I am grateful for the $5,000,000 scholarship commitment named in honor of Garland Offfutt, the first African American graduate of the Southern Baptist Theological Seminary. It certainly represents fruit worthy of repentance. It speaks to the past and to the future. Hats off to Dr. Mohler and the trustee board for this historic decision that is a step toward healing. It remains my deep conviction that there is a moral inconsistency with the orthodox Christian Faith that cannot reconcile the celebration and honoring of men stealers and child abusers with the inerrant and infallible Word of God.
Here is a letter I penned to Dr. Mohler this past Friday in anticipation of today’s decision that summarizes my full response.
October 14, 2020
Dr. R. Albert Mohler
Southern Baptist Theological Seminary
2825 Lexington Rd.
Louisville, KY 40206
Dear Dr. Mohler,
Thank you for the candor and transparency you expressed in our 35-minute cordial conversation on Thursday evening, October 8, primarily regarding my request to remove the names of the slaveholding founders of SBTS.
You honored me by asking, what message would I want you to deliver to the trustees at Southern Seminary. I hope that you will convey to them this entire email, or whatever sentiments that I have expressed here, that you would want to pass on.
It remains my deep conviction that, there is a moral inconsistency with the orthodox Christian Faith, that cannot reconcile the celebration and honoring of men stealers and child abusers, with the inerrant and infallible Word of God (I Timothy 1:10; Matthew 18:6). There is an orthodoxy within me that will not permit the advocacy of an idea that is not biblically grounded. Honoring those who dishonored the Imago-Dei in others for profit, is simply not an honorable thing to do, or continue to do.
I am also persuaded that the next generation will not accept this moral inconsistency and will change the names of these unrepentant abusers of mankind, in their lifetime. They will be driven by biblical and ethical values, that will weigh heavier to them than the legitimate historic, emotional, and administrative challenges and ties, that makes this decision a heavy one on all involved. I pray the Lord will let me live long enough to see it.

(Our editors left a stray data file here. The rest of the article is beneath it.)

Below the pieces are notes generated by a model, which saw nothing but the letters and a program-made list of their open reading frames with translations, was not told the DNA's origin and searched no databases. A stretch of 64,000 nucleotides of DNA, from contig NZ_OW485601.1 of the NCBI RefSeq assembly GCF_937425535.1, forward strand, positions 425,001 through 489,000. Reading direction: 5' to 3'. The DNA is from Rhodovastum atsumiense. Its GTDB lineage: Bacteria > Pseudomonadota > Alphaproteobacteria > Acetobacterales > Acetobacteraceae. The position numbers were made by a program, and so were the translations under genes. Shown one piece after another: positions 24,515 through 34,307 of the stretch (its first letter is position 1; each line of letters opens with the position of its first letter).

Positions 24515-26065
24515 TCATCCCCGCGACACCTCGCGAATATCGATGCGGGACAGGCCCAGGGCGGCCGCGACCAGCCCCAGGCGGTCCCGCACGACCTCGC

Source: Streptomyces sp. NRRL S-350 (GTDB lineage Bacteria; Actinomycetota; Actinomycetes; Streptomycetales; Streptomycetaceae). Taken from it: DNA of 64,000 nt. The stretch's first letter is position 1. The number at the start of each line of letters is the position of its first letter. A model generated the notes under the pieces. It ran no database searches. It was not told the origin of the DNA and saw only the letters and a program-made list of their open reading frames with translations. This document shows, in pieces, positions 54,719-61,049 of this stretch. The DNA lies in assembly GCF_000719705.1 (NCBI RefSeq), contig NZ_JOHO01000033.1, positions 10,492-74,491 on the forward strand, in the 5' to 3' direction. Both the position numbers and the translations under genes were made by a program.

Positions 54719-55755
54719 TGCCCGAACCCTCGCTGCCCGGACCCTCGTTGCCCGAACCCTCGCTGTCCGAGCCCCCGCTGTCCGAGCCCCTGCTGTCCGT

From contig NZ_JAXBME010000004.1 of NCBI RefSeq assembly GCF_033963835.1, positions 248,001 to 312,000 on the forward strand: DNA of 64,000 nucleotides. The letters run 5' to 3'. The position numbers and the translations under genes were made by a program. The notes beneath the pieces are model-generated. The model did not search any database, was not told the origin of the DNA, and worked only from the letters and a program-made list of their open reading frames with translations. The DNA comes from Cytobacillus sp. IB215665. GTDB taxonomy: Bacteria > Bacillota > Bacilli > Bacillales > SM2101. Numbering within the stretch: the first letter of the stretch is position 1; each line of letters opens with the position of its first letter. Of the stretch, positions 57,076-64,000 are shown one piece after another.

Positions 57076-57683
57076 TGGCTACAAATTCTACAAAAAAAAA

It was, and is, my desire to obey God by bringing this matter to your attention and the SBTS/SBC’s attention.
For the sake of unity and peace in the Southern Baptist Zion, I too, accept your recommendation regarding the disposition of this matter and appreciate the serious deliberations you and the trustees are giving to this matter.
Furthermore, I honor you, Dr. Mohler, and the SBTS trustees for your preliminary proposed initiative to honor Garland Offutt, the first Black graduate of SBTS, with the generous funding of generous scholarships to be awarded to African American students. In a practical sense, the funding of these scholarships will be more meaningful to the recipients, than removing the slaveholder’s names.
Additionally, I am really elated by any consideration and recommendation that you may give to honoring the 51+ slaves, who actually contributed greatly to the initial funding of SBTS by virtue of the wealth they provided to Boyce, Broadus, Manly, and Williams, with their involuntary free labor.
Honestly, if the unnamed slaves are given a significant memorial, tribute prominently displayed on campus, it would go a long way toward reckoning and righting the wrong (the moral wrong) of the founder’s names being prominently displayed. I will be glad to contribute to a noteworthy, highly visible memorial in honor of the slaves who have never been recognized for their mammoth financial contribution to the school. I am grateful for your heart to consider giving honor to whom honor is due. This may be a “Solomonic” solution to addressing needs and concerns of all who care about this situation.
Finally, thanks again for your phone call. I sincerely enjoyed and was edified by the conversation. Much appreciation and respect for you! May God continue to smile upon your ministry at SBTS.
For His Kingdom,
Wm. Dwight McKissic, Sr.
Senior Pastor, Cornerstone Baptist Church